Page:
Do clothes contribute to body odor?
Let’s be real: I have body odor, you have body odor, we all have body odor.
Most of us can at least vaguely remember that time during our awkward preteen years that our parents made us aware of our smell and introduced the concept of deodorant. I’ve been applied deodorant daily, been aware of and at times self-conscious of by body odor for almost two decades, yet, it never occurred to me to investigate the cause of this odor and how my activities are affecting it. As a microbiologist, I know that bacteria cause this odor. Several studies have linked a few key microbes to body odor. So I can logically conclude:
- I am smelly.
- It is my bacteria’s fault.
I’d like to stop there, so that smelly responsibility belongs to the microscopic organisms, but what if there is a third thing that is missing? In this new project, my team (Rob Dunn, Amy Grunden, Anne Madden and Lauren Nichols) and I are asking how clothing contributes to the bacterial phenomenon of body odor. We have begun an ambitious attempt to determine if the material we choose to wear encourages or prevents the growth and presence of bacterial odor producers. We’ve observed that some fabrics tend to be smellier than others but what does that mean about the bacteria that are on the fabrics and our skin?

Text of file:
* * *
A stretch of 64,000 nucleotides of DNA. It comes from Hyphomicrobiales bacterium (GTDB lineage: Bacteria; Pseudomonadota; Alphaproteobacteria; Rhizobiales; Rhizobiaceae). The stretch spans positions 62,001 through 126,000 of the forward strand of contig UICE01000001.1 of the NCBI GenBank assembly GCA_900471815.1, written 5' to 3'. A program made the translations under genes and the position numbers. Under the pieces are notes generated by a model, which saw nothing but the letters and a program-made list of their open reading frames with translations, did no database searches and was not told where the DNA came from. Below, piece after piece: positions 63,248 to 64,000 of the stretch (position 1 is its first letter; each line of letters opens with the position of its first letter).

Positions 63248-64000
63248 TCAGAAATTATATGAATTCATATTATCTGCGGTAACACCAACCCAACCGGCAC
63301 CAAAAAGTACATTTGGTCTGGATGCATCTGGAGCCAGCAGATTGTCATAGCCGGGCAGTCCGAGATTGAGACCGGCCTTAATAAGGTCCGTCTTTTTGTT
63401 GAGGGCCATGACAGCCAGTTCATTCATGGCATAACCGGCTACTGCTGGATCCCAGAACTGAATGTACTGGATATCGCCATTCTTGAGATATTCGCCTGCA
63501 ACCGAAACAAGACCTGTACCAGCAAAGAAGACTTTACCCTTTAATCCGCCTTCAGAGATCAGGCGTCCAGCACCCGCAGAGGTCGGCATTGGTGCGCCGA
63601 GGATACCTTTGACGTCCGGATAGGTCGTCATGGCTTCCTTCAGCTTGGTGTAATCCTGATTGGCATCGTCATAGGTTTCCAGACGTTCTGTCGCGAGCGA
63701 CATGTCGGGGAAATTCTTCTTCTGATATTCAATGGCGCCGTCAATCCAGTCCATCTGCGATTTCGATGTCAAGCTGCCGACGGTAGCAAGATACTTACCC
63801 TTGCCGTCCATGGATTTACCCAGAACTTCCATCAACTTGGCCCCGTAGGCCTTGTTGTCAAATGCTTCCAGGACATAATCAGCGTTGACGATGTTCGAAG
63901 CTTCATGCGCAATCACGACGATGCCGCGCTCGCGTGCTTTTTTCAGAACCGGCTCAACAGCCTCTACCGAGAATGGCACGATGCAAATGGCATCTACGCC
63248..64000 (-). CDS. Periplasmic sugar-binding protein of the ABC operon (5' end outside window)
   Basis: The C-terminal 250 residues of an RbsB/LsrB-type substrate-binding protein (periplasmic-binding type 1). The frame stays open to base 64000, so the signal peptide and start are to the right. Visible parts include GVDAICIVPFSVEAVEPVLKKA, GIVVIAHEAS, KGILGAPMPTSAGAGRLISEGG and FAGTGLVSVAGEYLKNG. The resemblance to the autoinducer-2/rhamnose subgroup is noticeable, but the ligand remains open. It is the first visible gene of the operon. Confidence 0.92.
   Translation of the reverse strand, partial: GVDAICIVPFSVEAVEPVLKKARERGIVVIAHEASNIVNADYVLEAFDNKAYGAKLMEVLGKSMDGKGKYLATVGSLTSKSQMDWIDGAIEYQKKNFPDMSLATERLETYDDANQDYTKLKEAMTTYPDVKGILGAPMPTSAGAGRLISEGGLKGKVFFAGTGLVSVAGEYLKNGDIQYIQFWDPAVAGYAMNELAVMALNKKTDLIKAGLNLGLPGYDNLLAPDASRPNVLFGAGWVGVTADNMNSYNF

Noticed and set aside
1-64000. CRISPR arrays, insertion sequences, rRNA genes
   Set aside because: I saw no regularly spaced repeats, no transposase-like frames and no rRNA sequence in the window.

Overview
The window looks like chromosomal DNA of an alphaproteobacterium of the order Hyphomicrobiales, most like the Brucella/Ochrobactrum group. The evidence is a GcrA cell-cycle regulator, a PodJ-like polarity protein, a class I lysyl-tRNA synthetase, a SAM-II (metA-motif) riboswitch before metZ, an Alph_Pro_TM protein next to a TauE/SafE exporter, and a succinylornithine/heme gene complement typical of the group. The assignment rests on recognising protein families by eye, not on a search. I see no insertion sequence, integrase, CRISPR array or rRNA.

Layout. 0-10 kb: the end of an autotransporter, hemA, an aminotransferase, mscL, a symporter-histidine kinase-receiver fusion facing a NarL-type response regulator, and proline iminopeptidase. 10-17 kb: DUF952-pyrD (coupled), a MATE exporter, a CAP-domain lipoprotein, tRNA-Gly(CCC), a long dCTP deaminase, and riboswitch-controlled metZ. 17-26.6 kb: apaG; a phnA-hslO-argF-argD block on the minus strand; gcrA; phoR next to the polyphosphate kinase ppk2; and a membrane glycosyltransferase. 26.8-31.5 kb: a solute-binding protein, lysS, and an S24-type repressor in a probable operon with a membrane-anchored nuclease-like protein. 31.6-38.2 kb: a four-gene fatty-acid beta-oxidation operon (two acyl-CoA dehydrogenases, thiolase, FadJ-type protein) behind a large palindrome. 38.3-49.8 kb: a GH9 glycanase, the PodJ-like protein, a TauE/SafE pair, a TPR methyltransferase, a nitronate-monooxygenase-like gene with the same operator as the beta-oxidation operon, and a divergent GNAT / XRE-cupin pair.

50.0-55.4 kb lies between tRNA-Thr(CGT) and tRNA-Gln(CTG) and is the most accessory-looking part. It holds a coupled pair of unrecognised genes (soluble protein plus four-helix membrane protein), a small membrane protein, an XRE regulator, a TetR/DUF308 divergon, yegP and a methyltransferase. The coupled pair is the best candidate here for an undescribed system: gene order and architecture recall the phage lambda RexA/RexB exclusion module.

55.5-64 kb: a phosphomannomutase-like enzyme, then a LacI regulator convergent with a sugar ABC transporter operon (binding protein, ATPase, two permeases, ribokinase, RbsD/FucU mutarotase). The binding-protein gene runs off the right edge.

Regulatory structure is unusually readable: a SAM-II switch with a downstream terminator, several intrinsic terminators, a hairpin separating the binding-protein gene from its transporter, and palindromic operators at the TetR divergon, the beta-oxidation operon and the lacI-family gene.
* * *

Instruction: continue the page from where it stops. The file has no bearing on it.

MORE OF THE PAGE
To answer these questions we need help! We are recruiting volunteers to wear tiny bits of different types of fabric so that we can then compare smell and identify the bacteria on the tiny bits of the different fabrics. The results will help us answer how our clothing choices contribute to body odor but also suggest new ways to prevent odor for specific clothing types.
Fill out this form if you are interested in participating!
Check out the project page for more information.
This was a guest post by Dr. Stephanie Mathews. If you have more questions about her new project, feel free to email her firstname.lastname@example.org or follow her on Twitter @sl_mathews. She is a Postdoctoral Researcher in Microbiology and Applied Ecology at North Carolina State University. In addition to this project, she studies microbes from the environment and how they can be used to solve problems like reducing industrial waste, improving biofuel pretreatment, and producing chemicals from renewable materials.